Avalanche Forecast

Issued: Mar 28th, 2023 4:00PM

The alpine rating is moderate, the treeline rating is moderate, and the below treeline rating is low. Known problems include Deep Persistent Slabs and Persistent Slabs.

Avalanche Canada jleblanc, Avalanche Canada


Direct sun and rising freezing levels could weaken the snowpack on southerly aspects.

Wet loose avalanches may step-down into persistent weak layers and create large releases.

Approach shallow rocky areas with caution.




Avalanche Summary

We suspect that wet loose avalanches occurred Tuesday on south aspects throughout the region, as conditions were clear and sunny.

Numerous natural dry loose avalanches (size 1) were observed within the recent snow on steep northerly alpine terrain in the south part of the region on the weekend.

While activity may have started to taper off on the deeper layers, some locations in the region (especially thin, rocky areas in the alpine) are still of concern.

Snowpack Summary

In localized areas at upper elevations, convective flurries generated up to 15-20 cm of recent snow. This unconsolidated snow overlies a crust on solar aspects, faceted snow and surface hoar (up to 10 mm) in shaded and wind-sheltered areas. Wind-affected surfaces are also found in exposed areas.

In the middle of the snowpack, there are at least a couple of lingering persistent weak layers, including surface hoar in wind-sheltered terrain and a sun crust on south aspects. Activity on these layers has tapered off, but still remains a concern in isolated areas.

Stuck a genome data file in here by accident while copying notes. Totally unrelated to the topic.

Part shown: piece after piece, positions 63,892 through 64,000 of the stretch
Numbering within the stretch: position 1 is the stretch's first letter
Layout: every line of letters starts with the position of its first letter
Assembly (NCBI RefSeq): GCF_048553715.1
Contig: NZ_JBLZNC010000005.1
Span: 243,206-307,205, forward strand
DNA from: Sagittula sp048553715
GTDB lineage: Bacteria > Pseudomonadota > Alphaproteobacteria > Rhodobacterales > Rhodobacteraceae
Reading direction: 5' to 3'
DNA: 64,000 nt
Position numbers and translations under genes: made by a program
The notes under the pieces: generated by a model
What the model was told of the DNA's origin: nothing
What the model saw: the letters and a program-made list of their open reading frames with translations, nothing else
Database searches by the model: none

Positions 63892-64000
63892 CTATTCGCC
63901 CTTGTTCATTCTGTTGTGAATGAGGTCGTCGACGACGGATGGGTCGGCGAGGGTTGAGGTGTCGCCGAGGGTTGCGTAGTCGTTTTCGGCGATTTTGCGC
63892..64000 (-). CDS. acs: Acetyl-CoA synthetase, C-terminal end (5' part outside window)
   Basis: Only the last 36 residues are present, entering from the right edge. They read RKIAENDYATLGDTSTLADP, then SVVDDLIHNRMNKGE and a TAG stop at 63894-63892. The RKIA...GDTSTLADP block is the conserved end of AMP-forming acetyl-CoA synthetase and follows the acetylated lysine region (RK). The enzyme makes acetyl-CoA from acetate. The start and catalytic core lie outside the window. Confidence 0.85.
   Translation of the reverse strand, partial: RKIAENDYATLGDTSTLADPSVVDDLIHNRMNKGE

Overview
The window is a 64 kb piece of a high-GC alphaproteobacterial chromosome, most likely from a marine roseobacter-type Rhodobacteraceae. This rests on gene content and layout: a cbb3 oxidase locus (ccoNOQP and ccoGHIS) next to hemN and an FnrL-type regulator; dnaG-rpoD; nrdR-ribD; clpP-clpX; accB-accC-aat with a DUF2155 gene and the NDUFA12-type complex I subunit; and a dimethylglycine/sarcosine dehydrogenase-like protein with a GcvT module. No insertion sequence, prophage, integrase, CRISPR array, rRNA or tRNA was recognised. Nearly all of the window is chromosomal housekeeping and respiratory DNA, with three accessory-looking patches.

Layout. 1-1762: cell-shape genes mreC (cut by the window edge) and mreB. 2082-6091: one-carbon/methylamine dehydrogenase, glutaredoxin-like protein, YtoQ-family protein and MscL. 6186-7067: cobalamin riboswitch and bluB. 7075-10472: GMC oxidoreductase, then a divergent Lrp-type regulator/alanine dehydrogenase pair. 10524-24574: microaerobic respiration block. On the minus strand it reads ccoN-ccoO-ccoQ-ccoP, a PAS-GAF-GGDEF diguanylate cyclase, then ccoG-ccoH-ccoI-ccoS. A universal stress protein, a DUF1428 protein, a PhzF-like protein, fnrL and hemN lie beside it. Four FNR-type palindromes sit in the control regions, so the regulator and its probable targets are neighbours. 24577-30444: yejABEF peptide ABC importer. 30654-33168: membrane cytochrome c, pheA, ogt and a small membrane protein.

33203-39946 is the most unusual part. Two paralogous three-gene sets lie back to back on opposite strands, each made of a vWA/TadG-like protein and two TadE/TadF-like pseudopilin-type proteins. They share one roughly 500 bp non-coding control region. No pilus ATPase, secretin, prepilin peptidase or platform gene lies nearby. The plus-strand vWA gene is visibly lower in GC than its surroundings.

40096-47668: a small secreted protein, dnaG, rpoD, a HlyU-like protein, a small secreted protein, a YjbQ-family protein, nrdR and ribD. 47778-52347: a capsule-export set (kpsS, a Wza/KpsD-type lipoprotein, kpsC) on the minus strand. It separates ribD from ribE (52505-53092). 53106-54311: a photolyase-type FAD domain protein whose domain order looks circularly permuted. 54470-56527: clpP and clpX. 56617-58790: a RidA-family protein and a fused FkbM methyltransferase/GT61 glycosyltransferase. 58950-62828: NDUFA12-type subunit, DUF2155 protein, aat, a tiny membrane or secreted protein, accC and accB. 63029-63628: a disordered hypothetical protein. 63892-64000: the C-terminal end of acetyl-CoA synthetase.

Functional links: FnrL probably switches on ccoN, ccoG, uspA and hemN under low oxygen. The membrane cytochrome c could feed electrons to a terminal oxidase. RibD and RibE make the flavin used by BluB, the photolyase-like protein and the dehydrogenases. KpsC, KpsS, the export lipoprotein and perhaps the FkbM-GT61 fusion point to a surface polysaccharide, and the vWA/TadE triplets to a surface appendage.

The lower snowpack is made up of a widespread layer of large, weak facets and/or depth hoar crystals. This weak layer has been responsible for a number of recent very large, destructive avalanches and will likely continue to be a concern for the rest of the season. Professionals are still tracking it to watch for signs of it waking up.

Weather Summary

The region will be under a building ridge of high pressure, with calm and dry conditions for the next few days.

Tuesday night

Clear with cloudy periods. Low alpine temperatures of -9 °C. Light easterly ridge wind. Freezing level at valley bottom.


Generally sunny. High alpine temperatures of -2 °C. Light easterly ridge wind. Freezing level rises to 2000 metres.


Increasing cloudiness. High alpine temperatures of -3 °C. Light easterly ridge wind. Freezing level rises to 2000 metres.


Cloudy with sunny periods. Isolated flurries. High alpine temperatures of -3 °C. Light westerly ridge wind. Freezing level rises to 2000 metres.

More details can be found in the Mountain Weather Forecast.

Terrain and Travel Advice

  • Avoid exposure to overhead avalanche terrain as temperatures increase.
  • If triggered loose wet avalanches may step down to deeper layers resulting in larger avalanches.
  • Avoid rock outcroppings, convexities, and anywhere the snowpack is thin and/or variable.
  • Minimize your exposure time below cornices.


Deep Persistent Slabs

An icon showing Deep Persistent Slabs

The base of the snowpack remains very weak. Very large human-triggered avalanches are possible at treeline and above. Avoid thin, rocky start zones and shallow areas with variable snowpack depth where you are most likely to trigger this layer. Give careful consideration to the slopes overhead as large avalanches may run well into the runout zone or into lower-angle terrain.

Aspects: All aspects.

Elevations: Alpine, Treeline.



Expected Size

2.5 - 4

Persistent Slabs

An icon showing Persistent Slabs

Lingering weak layers are present at all elevations and on various aspects. On shaded slopes, these layers generally present as surface hoar or facets, while on sun-exposed slopes, they appear as facets and a crust. Uncertainty remains about the effect of solar radiation on this layer.

Aspects: All aspects.

Elevations: Alpine, Treeline.


Unlikely - Possible

Expected Size

1.5 - 3

Valid until: Mar 29th, 2023 4:00PM